How Is This Becoming So One-Sided?
By Patrik Nohe
It may just be me, but in the days since the NFL and the NFLPA pulled what many writers have dubbed a ‘Thelma and Louise’ and ran their proverbial car off the side of a cliff, opinion seems to have swung against the players. The players union is a now defunct association that still functions suspiciously like a union. And the owners meanwhile are putting a full-on media blitz, releasing statements club by club that are visibly coordinated. Seriously, read the letters from the various teams and tell me a college professor wouldn’t catch one for plagiarism of the other.
Both sides, are at this point, big parts of the problem. Be it pride, greed or just miscommunication, things have been botched on both sides and they both deserve credit for letting it get to this point. But make absolutely no mistake about it, the only reason any of this is even an issue is entirely the fault of the owners. The CBA was not set to expire this year initially, it was set to expire two years down the road. The owners, despite the unparalleled growth and profitability of the NFL under the old CBA opted out of that agreement. They are the side that failed to live up to their end of a bargain that they negotiated and agreed to, that much is not disputed.
You can hide behind the contractual semantics all you want, and that’s fine there’s no morality or ethics in business. But to a man, the owners didn’t hold up their end of the deal. They opted out, then forced the players to renegotiate a deal that was profiting both sides. Everything from there is up to debate, but before consensus swings too sharply in the direction of the owners, it’s worth mentioning that they’re the group that reneged on their end of the deal and caused this whole situation at this juncture, to begin with.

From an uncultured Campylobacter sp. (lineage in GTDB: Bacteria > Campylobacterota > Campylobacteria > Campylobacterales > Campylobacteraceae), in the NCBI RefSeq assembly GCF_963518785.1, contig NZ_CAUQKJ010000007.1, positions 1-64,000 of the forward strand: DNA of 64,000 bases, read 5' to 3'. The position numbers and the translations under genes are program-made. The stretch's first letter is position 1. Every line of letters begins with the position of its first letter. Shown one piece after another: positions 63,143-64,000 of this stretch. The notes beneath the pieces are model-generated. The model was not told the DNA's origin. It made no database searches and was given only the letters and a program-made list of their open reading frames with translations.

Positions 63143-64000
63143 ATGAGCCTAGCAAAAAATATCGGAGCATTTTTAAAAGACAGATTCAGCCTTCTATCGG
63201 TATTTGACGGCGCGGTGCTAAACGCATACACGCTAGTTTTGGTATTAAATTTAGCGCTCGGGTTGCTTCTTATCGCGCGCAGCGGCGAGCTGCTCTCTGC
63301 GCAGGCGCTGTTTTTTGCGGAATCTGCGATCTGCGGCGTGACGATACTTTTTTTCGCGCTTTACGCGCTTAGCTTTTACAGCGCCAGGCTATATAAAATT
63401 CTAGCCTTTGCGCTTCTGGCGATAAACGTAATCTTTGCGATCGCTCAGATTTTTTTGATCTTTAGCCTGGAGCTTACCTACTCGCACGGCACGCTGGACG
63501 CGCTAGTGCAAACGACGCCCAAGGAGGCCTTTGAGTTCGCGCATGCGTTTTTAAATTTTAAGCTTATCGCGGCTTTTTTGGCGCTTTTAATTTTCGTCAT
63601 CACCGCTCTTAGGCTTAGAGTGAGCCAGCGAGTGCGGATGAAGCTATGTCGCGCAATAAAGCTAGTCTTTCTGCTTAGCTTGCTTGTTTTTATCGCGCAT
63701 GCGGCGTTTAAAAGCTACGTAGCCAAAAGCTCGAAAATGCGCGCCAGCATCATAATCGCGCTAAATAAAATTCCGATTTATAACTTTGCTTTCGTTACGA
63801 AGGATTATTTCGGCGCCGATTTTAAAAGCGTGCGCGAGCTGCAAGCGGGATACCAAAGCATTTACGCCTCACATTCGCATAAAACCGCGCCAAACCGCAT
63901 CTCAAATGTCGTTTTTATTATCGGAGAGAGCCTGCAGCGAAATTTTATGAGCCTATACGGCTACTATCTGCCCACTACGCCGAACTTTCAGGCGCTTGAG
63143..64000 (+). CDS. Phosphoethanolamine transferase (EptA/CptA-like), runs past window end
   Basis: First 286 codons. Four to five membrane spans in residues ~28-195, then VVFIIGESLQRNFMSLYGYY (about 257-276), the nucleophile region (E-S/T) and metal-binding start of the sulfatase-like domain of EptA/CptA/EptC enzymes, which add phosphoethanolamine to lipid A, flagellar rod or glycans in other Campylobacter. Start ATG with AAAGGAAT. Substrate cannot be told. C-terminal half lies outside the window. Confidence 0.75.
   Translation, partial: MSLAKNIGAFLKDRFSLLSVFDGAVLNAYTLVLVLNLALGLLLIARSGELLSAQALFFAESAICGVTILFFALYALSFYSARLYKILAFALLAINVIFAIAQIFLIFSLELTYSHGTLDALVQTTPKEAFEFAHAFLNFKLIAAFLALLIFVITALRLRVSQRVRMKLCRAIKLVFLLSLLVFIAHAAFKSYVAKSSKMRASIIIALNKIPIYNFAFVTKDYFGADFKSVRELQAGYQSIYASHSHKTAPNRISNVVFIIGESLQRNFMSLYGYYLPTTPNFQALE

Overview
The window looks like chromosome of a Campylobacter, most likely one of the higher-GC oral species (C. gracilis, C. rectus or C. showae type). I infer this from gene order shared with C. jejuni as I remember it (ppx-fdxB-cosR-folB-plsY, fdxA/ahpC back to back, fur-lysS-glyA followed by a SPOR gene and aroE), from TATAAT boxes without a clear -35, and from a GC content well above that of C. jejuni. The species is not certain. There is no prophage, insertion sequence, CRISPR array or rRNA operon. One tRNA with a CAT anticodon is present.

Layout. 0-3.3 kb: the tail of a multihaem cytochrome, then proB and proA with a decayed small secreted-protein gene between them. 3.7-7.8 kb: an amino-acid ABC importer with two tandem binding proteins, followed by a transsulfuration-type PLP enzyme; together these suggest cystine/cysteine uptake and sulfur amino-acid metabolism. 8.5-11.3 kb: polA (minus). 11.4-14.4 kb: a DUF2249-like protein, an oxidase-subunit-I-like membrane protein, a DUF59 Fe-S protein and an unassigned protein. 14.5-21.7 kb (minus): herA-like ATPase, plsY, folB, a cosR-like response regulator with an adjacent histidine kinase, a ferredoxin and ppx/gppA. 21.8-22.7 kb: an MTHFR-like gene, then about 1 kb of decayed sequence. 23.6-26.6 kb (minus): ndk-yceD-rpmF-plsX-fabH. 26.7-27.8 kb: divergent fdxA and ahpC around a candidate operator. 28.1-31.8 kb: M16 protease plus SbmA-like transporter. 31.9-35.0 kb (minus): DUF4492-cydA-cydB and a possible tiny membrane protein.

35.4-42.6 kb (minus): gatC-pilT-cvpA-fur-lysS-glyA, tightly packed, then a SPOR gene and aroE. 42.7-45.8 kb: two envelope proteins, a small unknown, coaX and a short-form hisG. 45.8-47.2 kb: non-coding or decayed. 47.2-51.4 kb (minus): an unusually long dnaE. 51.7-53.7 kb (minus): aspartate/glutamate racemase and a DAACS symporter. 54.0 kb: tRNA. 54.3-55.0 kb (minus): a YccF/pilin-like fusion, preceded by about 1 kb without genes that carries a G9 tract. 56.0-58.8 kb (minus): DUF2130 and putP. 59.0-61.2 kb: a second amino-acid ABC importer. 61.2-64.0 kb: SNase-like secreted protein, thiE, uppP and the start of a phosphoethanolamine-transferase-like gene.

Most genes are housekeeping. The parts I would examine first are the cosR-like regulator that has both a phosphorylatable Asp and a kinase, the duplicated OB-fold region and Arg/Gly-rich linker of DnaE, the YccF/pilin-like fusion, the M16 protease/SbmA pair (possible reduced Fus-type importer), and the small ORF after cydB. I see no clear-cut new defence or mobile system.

If the owners had let the original deal expire, and then come to the negotiating table this would be a lot different. Then they wouldn’t have to scapegoat the players. If the owners had approached it like,– ‘the last deal worked well, but lately some disconcerting economic trends have begun to develop and we need to address those in this CBA’ – well then that would have seemed totally reasonable.
But that’s not how it happened. They opted out, that’s factual. Then they asked the players to give back a billion dollars and play two extra games. That’s also factual. This all happens as the NFL is more profitable than ever, right in the middle of a recession, and now they’re saying they have enough money to survive even without a 2011 season.
Do you see what I’m hammering at here? If the league just had a record year for profit, something they’ve touted a lot and they could actually survive a season-long furlough, what the hell do you need a billion dollars back for? In no way am I insinuating that the players have been entirely reasonable throughout this process or that they are without blame or anything like that.
All I’m saying is if your company was touting record profits and they came to you with an ultimatum of take a pay-cut of 20-30% or lose your job, you might talk to a lawyer or see if you could do anything about that in court. Seriously, are any of you reading this saying, “no I’d probably just take it on the chin?” If you had any possible recourse or way to fight that, wouldn’t you take it? The players have that shot, that chance to fight it, and I doubt any of you could seriously tell me you wouldn’t take that same shot if you were in that kind of situation.